Nox Arcana is known for guiding their listeners through iconic horror themes via their music. In Transylvania, arguably one of their most famous albums, we venture into a night haunted by wolves and ruled by vampires. Inspired by Bram Stoker’s Dracula and the original vampire myths of Eastern Europe, Nox Arcana creates an enthralling listening experience.
“Transylvania Overture” sets the pace for the following twenty songs. Joseph Vargo welcomes us to a land filled with things lurking in the shadow. His gravelly voice fits perfectly with his message and music. Ominous organ and vocals take center stage for the rest of the song. Aside from the vocals, perhaps the most notable element in this song is how seamlessly it goes into the track that follows it. Each song flows into the other creating an entrancing musical experience.
Most songs are filled with nuanced melodies and sinister vocals, ending around the two-and-a-half-minute mark. Shorter songs, such as “Sentinels Of Stone” and “Visitors In The Night” are more sound effects based, invoking images of howling wolves and cold winds whistling through dying trees. Even without the typical melodies and choir, these songs are just as visual and entertaining as the others on the album.
Of course, even the most powerful of vampires have a weakness. It’s reasonable to expect an album about vampires would have a weak point or two as well. “Grande Masquerade” and “Gypsy Caravan” are the weakest songs on Transylvania. Both songs are overpowered by melodic ostinatos. While melodic ostinatos (a repeated melodic rhythm) work well in the rest of the album, the ones featured in “Grand Masquerade” and “The Gypsy Caravan” make it difficult to appreciate how truly nuanced the songs are. Even so, these songs are still enjoyable in their own way.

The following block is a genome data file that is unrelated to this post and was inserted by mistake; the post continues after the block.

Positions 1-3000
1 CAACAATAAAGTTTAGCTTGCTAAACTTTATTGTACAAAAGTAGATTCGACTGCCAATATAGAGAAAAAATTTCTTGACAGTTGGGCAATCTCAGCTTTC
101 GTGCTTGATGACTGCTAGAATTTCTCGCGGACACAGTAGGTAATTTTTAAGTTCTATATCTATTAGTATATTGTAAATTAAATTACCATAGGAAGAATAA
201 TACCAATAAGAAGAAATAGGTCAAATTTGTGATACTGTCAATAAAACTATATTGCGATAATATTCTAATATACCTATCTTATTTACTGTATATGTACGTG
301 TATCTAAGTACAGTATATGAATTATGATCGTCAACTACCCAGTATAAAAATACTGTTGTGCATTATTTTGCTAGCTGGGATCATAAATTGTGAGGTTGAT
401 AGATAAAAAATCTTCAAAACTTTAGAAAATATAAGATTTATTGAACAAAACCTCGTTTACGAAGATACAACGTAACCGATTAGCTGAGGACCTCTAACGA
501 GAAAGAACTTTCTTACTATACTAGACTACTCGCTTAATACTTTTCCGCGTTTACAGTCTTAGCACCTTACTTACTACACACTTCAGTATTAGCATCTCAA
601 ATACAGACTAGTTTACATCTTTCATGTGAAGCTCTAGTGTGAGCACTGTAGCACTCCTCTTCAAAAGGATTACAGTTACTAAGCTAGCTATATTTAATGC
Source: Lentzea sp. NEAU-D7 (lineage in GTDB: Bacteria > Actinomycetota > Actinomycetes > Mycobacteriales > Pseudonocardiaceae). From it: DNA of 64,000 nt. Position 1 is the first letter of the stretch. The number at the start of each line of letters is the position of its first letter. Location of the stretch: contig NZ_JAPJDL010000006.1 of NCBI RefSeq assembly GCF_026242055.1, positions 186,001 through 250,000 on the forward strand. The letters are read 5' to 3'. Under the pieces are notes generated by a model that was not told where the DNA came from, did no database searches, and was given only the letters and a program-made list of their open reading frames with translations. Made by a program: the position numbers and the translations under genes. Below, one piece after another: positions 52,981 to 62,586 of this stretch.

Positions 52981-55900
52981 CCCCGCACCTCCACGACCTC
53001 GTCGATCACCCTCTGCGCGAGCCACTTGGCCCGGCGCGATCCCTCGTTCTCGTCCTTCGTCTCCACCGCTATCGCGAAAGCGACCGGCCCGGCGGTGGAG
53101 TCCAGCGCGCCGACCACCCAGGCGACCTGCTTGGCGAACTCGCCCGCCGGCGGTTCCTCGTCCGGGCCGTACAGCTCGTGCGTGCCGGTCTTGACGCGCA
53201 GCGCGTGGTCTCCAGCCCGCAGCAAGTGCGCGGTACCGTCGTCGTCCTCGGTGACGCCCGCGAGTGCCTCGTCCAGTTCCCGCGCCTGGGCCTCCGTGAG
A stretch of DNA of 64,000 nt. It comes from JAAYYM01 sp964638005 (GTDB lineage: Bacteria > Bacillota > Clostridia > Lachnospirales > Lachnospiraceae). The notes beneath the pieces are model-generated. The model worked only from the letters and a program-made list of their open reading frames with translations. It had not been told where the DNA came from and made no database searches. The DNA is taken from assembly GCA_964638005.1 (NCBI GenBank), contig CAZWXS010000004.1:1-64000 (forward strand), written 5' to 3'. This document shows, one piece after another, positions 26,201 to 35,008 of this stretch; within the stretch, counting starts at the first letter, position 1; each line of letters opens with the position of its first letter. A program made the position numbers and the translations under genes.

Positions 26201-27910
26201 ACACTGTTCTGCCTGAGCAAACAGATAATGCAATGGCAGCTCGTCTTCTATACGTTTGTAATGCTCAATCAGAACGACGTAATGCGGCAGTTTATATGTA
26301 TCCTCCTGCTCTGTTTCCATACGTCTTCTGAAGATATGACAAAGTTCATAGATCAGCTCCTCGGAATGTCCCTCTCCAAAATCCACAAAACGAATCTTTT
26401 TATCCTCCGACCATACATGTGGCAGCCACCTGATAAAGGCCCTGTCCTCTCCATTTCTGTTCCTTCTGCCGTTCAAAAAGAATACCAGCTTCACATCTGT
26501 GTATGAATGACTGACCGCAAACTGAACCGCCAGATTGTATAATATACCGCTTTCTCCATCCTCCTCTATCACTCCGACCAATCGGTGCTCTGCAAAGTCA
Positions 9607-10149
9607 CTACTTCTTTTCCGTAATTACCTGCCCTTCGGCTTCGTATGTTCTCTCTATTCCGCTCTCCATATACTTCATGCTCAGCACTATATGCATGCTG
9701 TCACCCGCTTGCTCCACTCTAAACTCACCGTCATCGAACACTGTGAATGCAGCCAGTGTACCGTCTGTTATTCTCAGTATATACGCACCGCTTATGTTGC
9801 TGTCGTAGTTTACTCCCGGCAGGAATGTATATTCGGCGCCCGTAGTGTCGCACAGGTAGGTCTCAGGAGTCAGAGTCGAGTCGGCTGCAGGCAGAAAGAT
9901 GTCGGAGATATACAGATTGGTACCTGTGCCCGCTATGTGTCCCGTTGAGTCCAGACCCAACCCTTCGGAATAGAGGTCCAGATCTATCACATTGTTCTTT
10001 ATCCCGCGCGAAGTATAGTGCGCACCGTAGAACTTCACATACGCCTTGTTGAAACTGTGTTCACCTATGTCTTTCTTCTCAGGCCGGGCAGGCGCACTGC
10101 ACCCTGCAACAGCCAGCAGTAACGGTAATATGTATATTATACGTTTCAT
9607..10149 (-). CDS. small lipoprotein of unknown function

One can easily forgive the weaker songs when listening to the powerful track “Night Of The Wolf.” This is one of Nox Arcana’s most famous songs and with good reason. Powerful from the start, strings, vocals, and timpani build to create a chilling urgency. Much like the bloodlust that overtakes the vampires, it’s almost impossible to resist the call of this song. It calls one to explore the depths of the night with the wolves. Although I wouldn’t recommend that, I do recommend listening to this song in the dark to give yourself a completely immersive experience.
With twenty-one connected songs, Transylvania is an enthralling listening experience. If you choose to buy a physical copy, you’ll be treated to stunning artwork by Joseph Vargo. Through dark sounds and haunting images, Transylvania truly pays homage to Stoker’s classic and the vampire mythos as a whole. It’s a perfect introduction to Nox Arcana as well. While it has a couple of weak songs, the album overall is a powerful and enchanting one. Fans of vampires, gothic-horror music, and dark music in general are in for a treat with Transylvania. So, settle in for the night, embrace the darkness, and enjoy the journey.